City watchdog buried finding that top bosses ‘missed opportunity’ to stop investment scams

Exclusive: FCA planned to admit that it ‘missed opportunity to reconsider and act on,’ intelligence about a ‘boiler room’ scam, allowing ordinary savers to lose millions of pounds

Ben Chapman
Friday 22 October 2021 12:29
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<p>Bank of England governor Andrew Bailey has come under fire for failings at the FCA when he was its chief executive </p>

Bank of England governor Andrew Bailey has come under fire for failings at the FCA when he was its chief executive

The City watchdog buried its own finding that its top bosses missed an opportunity to stop scammers pushing investments which later collapsed with almost £70m of savers’ cash, internal correspondence indicates.

The documents raise further questions about Bank of England governor Andrew Bailey’s failure to stop an epidemic of investment fraud when he was boss of the Financial Conduct Authority (FCA).

In October last year, the FCA drafted a letter in which it admitted it had “missed [an] opportunity to reconsider, and act on” intelligence that was provided directly to Mr Bailey.

The finding was later deleted and, a year later, the letter has still not been sent to its intended recipient, a whistleblower who provided Mr Bailey with evidence about a series of alleged scams.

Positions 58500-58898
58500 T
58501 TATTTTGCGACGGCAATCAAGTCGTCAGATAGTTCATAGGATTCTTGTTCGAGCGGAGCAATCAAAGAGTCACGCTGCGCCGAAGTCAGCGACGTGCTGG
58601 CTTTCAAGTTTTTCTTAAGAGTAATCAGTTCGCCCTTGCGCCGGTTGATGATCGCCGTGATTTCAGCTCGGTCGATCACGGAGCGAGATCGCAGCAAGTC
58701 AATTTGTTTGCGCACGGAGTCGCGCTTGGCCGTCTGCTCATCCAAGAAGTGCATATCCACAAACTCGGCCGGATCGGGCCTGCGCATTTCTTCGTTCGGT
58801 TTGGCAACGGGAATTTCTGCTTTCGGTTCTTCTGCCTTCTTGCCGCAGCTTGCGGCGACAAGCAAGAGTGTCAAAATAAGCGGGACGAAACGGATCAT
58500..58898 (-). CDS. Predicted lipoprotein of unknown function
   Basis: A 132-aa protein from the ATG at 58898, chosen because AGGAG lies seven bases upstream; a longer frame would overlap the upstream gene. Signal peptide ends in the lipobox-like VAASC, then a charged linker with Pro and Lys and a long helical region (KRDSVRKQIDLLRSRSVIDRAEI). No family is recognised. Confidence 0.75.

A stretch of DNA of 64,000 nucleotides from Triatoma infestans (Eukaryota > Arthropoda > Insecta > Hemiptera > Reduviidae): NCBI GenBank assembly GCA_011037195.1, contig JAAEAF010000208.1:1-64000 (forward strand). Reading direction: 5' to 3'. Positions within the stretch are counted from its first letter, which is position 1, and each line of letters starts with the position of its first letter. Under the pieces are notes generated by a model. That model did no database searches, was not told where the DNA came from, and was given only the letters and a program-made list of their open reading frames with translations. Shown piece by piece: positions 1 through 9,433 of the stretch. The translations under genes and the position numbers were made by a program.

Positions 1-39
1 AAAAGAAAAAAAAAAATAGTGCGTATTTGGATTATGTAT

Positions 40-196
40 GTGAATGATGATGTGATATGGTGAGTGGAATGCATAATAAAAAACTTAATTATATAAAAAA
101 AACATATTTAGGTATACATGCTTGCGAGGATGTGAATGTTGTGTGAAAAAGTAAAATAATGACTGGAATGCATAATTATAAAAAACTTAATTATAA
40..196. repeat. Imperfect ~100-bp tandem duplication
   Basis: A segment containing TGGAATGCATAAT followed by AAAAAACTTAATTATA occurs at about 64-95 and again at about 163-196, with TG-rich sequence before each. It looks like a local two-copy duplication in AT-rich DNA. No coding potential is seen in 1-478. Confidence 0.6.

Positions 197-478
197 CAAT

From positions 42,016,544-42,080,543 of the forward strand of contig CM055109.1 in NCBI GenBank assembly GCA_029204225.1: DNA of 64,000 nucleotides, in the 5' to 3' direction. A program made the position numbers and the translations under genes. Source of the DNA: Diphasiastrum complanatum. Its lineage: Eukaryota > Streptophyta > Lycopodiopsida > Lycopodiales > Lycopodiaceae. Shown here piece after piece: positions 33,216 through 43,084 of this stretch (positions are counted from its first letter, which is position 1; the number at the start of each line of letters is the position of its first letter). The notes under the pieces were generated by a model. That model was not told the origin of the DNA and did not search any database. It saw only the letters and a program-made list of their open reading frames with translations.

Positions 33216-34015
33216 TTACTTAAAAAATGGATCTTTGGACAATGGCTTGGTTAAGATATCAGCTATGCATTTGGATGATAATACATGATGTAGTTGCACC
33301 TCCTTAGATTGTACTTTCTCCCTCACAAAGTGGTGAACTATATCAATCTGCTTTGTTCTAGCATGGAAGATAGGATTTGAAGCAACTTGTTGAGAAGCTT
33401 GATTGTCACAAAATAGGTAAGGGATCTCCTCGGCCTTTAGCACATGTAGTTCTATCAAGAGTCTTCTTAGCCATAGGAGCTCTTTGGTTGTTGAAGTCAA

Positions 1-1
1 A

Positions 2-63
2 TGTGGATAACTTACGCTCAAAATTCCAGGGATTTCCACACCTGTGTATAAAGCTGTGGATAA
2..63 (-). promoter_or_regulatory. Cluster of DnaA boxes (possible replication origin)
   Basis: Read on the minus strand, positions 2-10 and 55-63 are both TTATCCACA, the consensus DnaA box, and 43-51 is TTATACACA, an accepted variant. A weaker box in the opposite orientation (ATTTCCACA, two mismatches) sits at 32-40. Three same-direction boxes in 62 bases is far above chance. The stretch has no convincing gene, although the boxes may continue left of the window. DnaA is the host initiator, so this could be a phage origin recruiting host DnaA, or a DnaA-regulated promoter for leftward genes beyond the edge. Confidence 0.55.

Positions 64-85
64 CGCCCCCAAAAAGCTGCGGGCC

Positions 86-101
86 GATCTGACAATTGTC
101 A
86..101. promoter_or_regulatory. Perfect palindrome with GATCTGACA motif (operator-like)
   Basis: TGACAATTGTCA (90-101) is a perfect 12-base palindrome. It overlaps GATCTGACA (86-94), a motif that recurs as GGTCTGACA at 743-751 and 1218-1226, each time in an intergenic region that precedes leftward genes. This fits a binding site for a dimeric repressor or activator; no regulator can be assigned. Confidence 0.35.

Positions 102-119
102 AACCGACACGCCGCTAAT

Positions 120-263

The FCA drafted a letter in which it admitted that it had missed an opportunity to investigate scams that ended up causing consumers millions of pounds of losses

The Bank governor had been told in 2018 about a sales company called Amyma that was deliberately targeting pensioners, making false claims and using high-pressure sales tactics to push investments that later turned out to be worthless.

Despite repeated warnings, the FCA failed to take effective action and Amyma was allowed to continue operating. One of the investments it was pushing, Blackmore Bond, went on to take £47m from savers before collapsing. Two other “minibonds” being sold by the scammers and other sales firms have resulted in combined losses of more than £20m.

Newly unearthed emails show that two of Mr Bailey’s closest aides – including his private secretary who ran his office at the FCA – discussed evidence provided by Paul Carlier, a bank whistleblower.